My time on Wall Street was great for many reasons, but horrible for many more. Yes, I learned the inner-workings of the financial system, spent time with countless brilliant minds, and socked away some serious cash, but the reasons I left were even more appealing. Minimum 12-hour days that consisted of sitting in one chair, staring at four computer screens, getting yelled at by both colleagues and clients, all while nursing a Ny-Quil hangover was just getting to be too much to bear.

 

That was not a great behavioral fit for me, and there’s nothing wrong with that. I knew that I could (and should) find work that I love doing and that allowed me to serve using my gifts, so I went in search of it even though I didn’t have a precise plan.

 

As I was exploring other options, I came across an amazing opportunity. I overheard a fellow coworker talking about how his son had just returned from a Semester at Sea. I wasn’t quite sure what that was, so I googled it, and sure enough, it’s exactly what you might think.

 

4 months. On a boat. With undergrads. Studying. And traveling.

 

That sounded like Heaven compared to my Ny-Quil Nightmare.

 

I convinced the Powers That Be at Semester at Sea to allow me to attend the trip as a post-grad, and starting in January of the following year, I was off to the ocean.

 

During that time, I studied design thinking and global sustainable entrepreneurship under the best and most-forward-thinking minds in that space. I worked with a start-up incubator and 12 different entrepreneurs. I met and learned from mentors ranging from the founder of Priceline to Archbishop Desmond Tutu. I traveled to 30 different countries and experienced countless cultures. I made life-long friendships.

 

But most importantly, I did some serious self-discovery.

 

What was I gifted at doing? What had my education taught me? Where was my heart? Who did I want to serve? What was I going to do, next?

 

And I got some serious answers.

 

Speaking, writing, and teaching. Psychology. Service. People in transition.

 

Talent development.

 

I realized I wanted to grow things—to grow people. To help people become the best version of themselves. To inspire people to stop settling for what’s good and start shooting for what’s great. To motivate people to reach and exceed their potential.

 

To help people do what they were created for… now!

 

Now, all of that was well and good, but I don’t remember seeing a job description anywhere in that diatribe.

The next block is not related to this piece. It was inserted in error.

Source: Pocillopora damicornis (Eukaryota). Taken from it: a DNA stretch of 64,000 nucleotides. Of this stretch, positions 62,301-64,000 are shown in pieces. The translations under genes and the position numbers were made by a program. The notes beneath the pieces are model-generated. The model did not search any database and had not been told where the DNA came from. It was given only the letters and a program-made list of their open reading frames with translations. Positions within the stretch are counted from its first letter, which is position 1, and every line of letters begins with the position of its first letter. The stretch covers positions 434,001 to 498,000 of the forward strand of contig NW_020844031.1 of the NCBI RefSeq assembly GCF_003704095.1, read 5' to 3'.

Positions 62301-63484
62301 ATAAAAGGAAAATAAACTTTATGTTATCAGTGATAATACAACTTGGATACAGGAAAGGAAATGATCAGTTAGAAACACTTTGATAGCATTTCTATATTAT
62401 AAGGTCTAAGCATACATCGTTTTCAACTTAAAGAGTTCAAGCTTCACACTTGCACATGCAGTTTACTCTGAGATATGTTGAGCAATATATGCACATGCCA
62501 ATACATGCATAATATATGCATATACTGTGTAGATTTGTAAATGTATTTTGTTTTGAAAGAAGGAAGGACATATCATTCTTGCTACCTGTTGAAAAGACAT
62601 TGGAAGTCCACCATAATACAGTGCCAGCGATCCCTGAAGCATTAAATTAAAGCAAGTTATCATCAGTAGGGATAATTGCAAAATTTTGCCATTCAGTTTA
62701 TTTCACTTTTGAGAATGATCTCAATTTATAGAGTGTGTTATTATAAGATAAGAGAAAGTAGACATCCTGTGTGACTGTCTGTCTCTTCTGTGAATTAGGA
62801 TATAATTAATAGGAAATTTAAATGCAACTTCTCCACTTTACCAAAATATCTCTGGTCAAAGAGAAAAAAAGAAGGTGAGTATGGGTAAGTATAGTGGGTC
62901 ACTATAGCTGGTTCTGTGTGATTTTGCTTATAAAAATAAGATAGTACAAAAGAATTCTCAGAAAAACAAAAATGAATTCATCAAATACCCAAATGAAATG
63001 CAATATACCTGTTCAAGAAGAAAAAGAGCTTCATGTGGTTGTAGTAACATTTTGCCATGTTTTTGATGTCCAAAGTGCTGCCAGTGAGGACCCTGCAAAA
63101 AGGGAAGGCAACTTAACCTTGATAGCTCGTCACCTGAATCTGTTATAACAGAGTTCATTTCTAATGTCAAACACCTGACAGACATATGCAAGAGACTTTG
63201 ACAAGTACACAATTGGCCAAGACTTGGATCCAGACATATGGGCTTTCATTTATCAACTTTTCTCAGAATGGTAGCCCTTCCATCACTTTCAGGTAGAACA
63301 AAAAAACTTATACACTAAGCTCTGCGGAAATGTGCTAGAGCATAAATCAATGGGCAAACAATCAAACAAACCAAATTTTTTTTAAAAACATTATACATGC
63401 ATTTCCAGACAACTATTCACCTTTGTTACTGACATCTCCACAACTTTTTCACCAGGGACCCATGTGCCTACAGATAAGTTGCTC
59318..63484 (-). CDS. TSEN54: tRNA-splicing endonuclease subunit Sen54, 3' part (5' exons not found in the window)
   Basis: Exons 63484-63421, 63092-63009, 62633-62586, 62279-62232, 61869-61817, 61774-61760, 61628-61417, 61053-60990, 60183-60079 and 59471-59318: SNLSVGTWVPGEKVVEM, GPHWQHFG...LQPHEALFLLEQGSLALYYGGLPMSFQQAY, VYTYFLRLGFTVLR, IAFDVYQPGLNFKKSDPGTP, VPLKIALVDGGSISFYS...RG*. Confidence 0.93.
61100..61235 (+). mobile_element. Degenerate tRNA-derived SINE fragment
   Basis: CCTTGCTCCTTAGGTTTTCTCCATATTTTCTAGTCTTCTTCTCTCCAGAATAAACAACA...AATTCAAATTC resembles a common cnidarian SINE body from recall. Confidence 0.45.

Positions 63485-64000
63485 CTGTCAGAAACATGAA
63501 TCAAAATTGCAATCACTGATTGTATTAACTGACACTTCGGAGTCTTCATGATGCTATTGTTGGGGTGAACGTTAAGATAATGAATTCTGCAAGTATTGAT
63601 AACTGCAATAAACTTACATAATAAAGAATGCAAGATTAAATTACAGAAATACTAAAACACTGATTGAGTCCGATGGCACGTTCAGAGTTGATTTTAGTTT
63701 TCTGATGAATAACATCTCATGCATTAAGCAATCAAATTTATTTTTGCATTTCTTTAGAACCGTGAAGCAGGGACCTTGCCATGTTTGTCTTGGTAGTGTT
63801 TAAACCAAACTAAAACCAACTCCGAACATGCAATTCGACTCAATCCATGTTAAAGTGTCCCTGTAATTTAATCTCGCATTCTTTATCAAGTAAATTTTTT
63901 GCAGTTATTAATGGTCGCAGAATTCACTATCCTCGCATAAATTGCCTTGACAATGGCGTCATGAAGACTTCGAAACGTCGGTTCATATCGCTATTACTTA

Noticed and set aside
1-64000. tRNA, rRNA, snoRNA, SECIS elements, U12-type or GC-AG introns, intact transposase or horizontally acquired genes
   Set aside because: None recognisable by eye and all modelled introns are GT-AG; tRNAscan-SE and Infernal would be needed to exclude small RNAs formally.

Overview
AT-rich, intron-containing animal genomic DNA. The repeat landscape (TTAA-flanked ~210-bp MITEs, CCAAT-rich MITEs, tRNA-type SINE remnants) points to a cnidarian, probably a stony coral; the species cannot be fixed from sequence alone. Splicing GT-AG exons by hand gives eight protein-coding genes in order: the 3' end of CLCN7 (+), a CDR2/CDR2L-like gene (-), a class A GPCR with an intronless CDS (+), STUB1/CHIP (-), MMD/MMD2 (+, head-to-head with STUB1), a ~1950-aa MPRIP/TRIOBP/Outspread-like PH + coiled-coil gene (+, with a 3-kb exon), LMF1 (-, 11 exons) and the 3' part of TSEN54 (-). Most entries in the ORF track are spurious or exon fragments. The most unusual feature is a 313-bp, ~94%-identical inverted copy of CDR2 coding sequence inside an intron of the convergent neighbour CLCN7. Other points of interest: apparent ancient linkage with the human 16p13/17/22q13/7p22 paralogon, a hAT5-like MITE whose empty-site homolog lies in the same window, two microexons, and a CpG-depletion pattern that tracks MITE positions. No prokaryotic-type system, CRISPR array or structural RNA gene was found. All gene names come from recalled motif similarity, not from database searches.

But at least, I had a plan. Or better yet, the semblance of a plan.

 

So when I returned, I went on the hunt with a renewed vigor. I knew how to advocate for myself. I knew what opportunities were worth exploring (business development at a start-up) and which ones were easy to say “no” to (financial analyst at Merrill Lynch). I had a new sense of direction. I had something to put out into the universe so I could get something positive back.

 

And boy did I get it back, in spades.

 

9 months after my departure from the bank, I got an email. It was from an author I had written to almost one year prior. She had written a book that I found really inspirational, so I wrote to her in the hopes that we could connect. She wrote me back, apologizing for the delay, and hoping to speak to me soon.

 

I called.

We talked.

 

After one hour and a whole lot of story-telling, she offered me a job. Not just any job. A job, working right alongside her, in the talent development industry, in which I could write and speak and sell and use all those gifts and skills to impact people in precisely the way I had hoped.

 

She offered me my foot in the door into the industry in which I wanted to build a career.

 

So I moved back to Texas and started working for her.

 

And that, ladies and gentlemen, is my bridge.

 

Define where you were.

Define where you went.

Build a bridge in between.

 

Remember, you’re talking to human beings in an interview. They understand the trials and tribulations of a career. They understand that not every resume has a pretty bow on it. They understand that you’re human.

 

But it’s your job to make it make sense to them.

 

Do that by making it make sense to yourself.

 

Now, go. Write your own story.

 

I can’t wait to hear it.